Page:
Melanoma March 2024

Did you know melanoma makes up just two per cent of all skin cancers, but is responsible for 75 per cent of skin cancer deaths? Australia has the highest melanoma rate in the world, with one Aussie diagnosed with the disease every 30 minutes and one losing their life every five hours.

Our stats may be scary, but there are steps you can take to protect yourself from this deadly disease through prevention and early detection.

Melanoma March is a good time to start.

What is Melanoma March?

Melanoma March celebrates Melanoma Institute Australia’s major annual fundraising campaign. Each Melanoma March brings together melanoma patients, their families, and local communities to raise awareness and funds for research to reach the goal of zero deaths from melanoma – a view wholeheartedly shared by The Bright Side Medical & Skin Cancer Centre and embodied by our vision of a world where nobody dies from skin cancer – not just this month but every day.

Melanoma March is a timely reminder about the dangers of melanoma and the importance of regular skin checks. It is a month to promote awareness about our “national cancer” and raise funds for vital treatments and research that save lives.

How can you support Melanoma March?

This March, take the time to learn the ABCs of melanoma. Get to know the signs and symptoms of skin cancer, learn to monitor the skin of yourself and your loved ones, and book in a skin cancer check to pick up small changes early. It could save your life.

Get to know the signs of skin cancer.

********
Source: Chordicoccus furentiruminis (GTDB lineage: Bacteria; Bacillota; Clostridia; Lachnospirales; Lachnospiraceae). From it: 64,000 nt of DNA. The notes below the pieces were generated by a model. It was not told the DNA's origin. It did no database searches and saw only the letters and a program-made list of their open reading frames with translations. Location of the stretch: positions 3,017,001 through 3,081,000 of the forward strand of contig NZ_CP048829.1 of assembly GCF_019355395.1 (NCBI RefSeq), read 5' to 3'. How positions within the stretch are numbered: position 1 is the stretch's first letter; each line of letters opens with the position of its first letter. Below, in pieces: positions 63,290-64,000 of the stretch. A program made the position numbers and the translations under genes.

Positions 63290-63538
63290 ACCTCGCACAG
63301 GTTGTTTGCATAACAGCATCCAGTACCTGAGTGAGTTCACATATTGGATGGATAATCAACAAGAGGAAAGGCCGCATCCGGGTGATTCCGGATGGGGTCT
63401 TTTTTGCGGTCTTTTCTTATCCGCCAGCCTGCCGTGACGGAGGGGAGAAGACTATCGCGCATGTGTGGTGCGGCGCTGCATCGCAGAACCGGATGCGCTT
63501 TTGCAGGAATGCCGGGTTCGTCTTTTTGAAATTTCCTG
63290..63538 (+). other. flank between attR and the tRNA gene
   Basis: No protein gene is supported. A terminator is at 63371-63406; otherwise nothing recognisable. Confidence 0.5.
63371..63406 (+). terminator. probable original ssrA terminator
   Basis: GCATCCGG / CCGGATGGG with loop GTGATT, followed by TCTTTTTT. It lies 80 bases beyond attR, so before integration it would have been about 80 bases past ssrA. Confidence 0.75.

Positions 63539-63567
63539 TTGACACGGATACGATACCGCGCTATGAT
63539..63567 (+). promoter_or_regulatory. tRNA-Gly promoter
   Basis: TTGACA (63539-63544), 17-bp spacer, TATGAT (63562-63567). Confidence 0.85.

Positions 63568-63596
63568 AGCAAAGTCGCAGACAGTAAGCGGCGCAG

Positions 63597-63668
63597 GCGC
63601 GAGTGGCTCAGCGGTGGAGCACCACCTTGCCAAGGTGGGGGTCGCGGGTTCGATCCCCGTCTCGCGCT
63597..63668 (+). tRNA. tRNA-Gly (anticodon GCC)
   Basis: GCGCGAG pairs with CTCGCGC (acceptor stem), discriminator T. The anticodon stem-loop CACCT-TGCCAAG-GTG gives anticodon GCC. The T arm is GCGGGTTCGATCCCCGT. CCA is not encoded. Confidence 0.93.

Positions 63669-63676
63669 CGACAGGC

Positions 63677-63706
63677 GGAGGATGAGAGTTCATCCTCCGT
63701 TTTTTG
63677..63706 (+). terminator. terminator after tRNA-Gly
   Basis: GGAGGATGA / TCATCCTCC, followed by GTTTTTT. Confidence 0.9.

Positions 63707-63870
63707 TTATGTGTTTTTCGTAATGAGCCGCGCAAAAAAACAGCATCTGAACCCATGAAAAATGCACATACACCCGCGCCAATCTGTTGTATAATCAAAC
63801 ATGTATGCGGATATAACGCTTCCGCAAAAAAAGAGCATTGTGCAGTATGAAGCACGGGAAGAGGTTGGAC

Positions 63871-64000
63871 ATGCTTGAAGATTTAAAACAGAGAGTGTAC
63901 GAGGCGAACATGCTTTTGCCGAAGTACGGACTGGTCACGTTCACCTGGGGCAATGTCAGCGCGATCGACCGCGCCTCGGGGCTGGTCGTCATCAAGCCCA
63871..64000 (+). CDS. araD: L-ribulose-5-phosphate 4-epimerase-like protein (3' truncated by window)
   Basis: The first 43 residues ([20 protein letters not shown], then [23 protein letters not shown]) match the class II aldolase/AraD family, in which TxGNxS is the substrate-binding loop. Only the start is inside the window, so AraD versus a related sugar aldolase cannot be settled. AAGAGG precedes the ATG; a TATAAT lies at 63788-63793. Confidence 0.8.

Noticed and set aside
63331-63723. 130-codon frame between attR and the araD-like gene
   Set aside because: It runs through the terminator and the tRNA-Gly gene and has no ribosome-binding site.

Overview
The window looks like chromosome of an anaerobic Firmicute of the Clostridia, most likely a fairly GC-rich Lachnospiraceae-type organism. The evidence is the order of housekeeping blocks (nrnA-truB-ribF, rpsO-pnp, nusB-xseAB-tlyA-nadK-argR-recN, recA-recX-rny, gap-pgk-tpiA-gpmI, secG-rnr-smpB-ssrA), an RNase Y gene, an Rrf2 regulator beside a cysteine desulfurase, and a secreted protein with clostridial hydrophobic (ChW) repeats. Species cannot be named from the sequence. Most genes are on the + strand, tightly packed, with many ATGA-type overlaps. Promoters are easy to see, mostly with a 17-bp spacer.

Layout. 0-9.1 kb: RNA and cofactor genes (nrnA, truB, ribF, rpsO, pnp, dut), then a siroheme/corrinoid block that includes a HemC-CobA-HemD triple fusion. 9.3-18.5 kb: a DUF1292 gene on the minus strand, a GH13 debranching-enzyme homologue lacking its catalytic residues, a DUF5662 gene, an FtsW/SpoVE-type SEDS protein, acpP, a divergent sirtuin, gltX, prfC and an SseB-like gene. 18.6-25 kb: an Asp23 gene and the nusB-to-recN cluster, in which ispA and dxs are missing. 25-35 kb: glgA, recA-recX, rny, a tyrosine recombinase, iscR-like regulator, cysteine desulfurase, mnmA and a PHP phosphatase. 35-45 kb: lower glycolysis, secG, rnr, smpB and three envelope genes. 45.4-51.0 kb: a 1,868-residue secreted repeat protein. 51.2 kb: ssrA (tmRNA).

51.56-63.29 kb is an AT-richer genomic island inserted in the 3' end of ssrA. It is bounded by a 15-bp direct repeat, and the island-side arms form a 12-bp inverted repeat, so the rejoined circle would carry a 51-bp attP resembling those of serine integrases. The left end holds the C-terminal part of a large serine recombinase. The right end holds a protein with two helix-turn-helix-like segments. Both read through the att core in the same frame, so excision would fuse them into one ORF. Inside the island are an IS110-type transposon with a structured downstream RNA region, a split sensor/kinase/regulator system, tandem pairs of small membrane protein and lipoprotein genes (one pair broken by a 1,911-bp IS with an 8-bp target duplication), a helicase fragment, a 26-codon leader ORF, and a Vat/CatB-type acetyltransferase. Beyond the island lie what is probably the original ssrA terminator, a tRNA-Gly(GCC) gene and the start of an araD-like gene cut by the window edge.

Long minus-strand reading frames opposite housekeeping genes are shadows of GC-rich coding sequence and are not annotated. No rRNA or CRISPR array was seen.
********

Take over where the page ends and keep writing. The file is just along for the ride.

A mole may be suspicious if it shows one or more of the following ABC signs of melanoma. If you notice any of these signs, you should quickly see a doctor for a thorough skin check-up.

Outside of your annual skin cancer check, you should see a doctor if any mole:

  • changes shape, colour, or size;
  • becomes crusted, itchy, flaky, or bleeds easily;
  • won’t heal after a few weeks;
  • becomes raised or irritable; or
  • appears anew, especially if you are over the age of 30.

Monitor your own skin and your loved ones’ skin for suspicious signs.

In between visits to the doctor, the person most likely to notice an irregular spot on your skin is you! Skin cancer effects two in three Australians by the age of 70, but it doesn’t have to be deadly if it’s caught early. If you keep track of new and changing moles and get them checked by your doctor if they are concerning, you stand the best chance of catching the disease before it requires invasive treatment or spreads to other parts of your body.

See a doctor for a professional skin cancer check every year.

Regular skin cancer checks with a trained doctor are essential for early detection of skin cancer and might save your life. Learn more about what’s involved with a skin cancer check and why they’re so important.

Encourage your loved ones to get regular skin cancer checks.

Our friends and family can need some encouragement to get a skin check, and it’s important to keep an eye on your loved ones’ skin (especially in areas they can’t see themselves, such as the back, neck and scalp) and encourage them to get a skin check if they are overdue.

If you have ever been diagnosed with melanoma, your parents, siblings and children have a significantly higher risk of developing the disease too. 

Consider participating in the Melanoma March.

See how you can support Melanoma Institute Australia’s Melanoma March event through donating or participating in a walk event near you.

Look after your skin health every day with sun-safe habits!

There are simple ways to reduce your skin cancer risk:

  1. Slip on a shirt
  2. Slop on broad spectrum SPF 30 or higher sunscreen
  3. Slap on a broad-brimmed hat
  4. Seek shade
  5. Slide on sunglasses.
  6. See your doctor regularly for a skin check.
  7. Stay indoors during peak UV times (check the UV index on your weather forecast).

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